Help your kids fight obesity

Parents go to great lengths to keep their children healthy. Yet, according to a study published in the Journal of the American Academy of Nutrition and Dietetics, many parents of overweight or obese children and teens appear not to recognize their children’s weight as a serious health issue.

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“Because obesity levels among young children and teens have dramatically increased in the past four decades, perception of normal weight has shifted upward,” said Therese Sirles, APRN, director, Children’s Hospital Foundation Office of Child Advocacy of Norton Children’s Hospital.

“Parents who boast that their child is ‘big and strong’ or state ‘it’s just baby fat,’ deny the real possibility that their child is actually obese,” Sirles said. “Sadly, when parents finally realize the truth, they feel overwhelmed at the amount of weight their child needs to lose, distraught at the potential health risks posed by childhood obesity and powerless to help their child achieve a healthy weight.”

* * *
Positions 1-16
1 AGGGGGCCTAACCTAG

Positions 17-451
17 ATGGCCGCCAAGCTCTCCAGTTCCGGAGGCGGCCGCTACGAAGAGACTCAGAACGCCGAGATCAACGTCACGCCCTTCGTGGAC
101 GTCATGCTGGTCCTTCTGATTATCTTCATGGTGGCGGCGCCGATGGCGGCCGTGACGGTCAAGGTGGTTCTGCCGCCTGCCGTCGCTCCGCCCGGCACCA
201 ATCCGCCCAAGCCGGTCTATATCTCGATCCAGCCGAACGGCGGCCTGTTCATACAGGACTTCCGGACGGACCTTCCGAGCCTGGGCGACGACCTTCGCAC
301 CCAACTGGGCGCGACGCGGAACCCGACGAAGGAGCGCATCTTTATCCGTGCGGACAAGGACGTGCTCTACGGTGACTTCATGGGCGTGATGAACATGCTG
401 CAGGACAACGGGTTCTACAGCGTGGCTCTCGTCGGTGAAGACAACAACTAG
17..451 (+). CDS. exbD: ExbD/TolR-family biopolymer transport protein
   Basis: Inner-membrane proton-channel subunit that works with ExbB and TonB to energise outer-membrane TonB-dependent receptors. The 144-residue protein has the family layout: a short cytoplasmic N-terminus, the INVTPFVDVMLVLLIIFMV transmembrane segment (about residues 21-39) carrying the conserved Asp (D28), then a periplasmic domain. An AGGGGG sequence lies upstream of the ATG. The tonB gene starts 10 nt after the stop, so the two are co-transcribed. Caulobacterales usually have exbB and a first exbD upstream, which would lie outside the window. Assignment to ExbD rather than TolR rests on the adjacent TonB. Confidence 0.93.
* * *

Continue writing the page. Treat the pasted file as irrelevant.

Fortunately, help is available through a new program called “Play Smart & Eat Right.” The yearlong campaign, created by University of Louisville Football Coach Bobby Petrino and several pediatricians at Norton Children’s Hospital, encourages children and teens to participate in an enjoyable sport or fun activity, drink water instead of sugary drinks, eat fruits and vegetables at every meal, and balance screen time and physical activity.

To help your children reach and maintain a healthy weight, experts at Norton Children’s Hospital recommend the following:

  • Begin at birth. Breastfeeding reduces the risk of obesity.
  • Watch food intake. Control meal portions, snacks and sugary drinks.
  • Eat healthy. Serve five portions of fruits and/or vegetables every day.
  • Drink more water. For variety, add fresh fruit or veggies, such as strawberries or slices of orange or cucumber, to water and refrigerate overnight.
  • Be active as a family. Schedule one hour of exercise every day.
  • Limit television/computer time. Make a rule to limit screen time to two hours or less each day.
  • Know your child’s weight. Discuss concerns with your pediatrician.

According to the Centers for Disease Control and Prevention, children and adolescents who are obese are likely to be obese as adults. They also have an increased risk of health problems, such as heart disease, Type 2 diabetes, stroke, several types of cancer and osteoarthritis.

The easiest time to build healthy habits is while kids are young. Parents play a critical role in successful efforts to prevent obesity. Help your child find a sport or other physical activity he or she enjoys. Be a role model by eating healthy and serving wholesome foods. Let your kids know you want to ensure they Play Smart & Eat Right because you love them.

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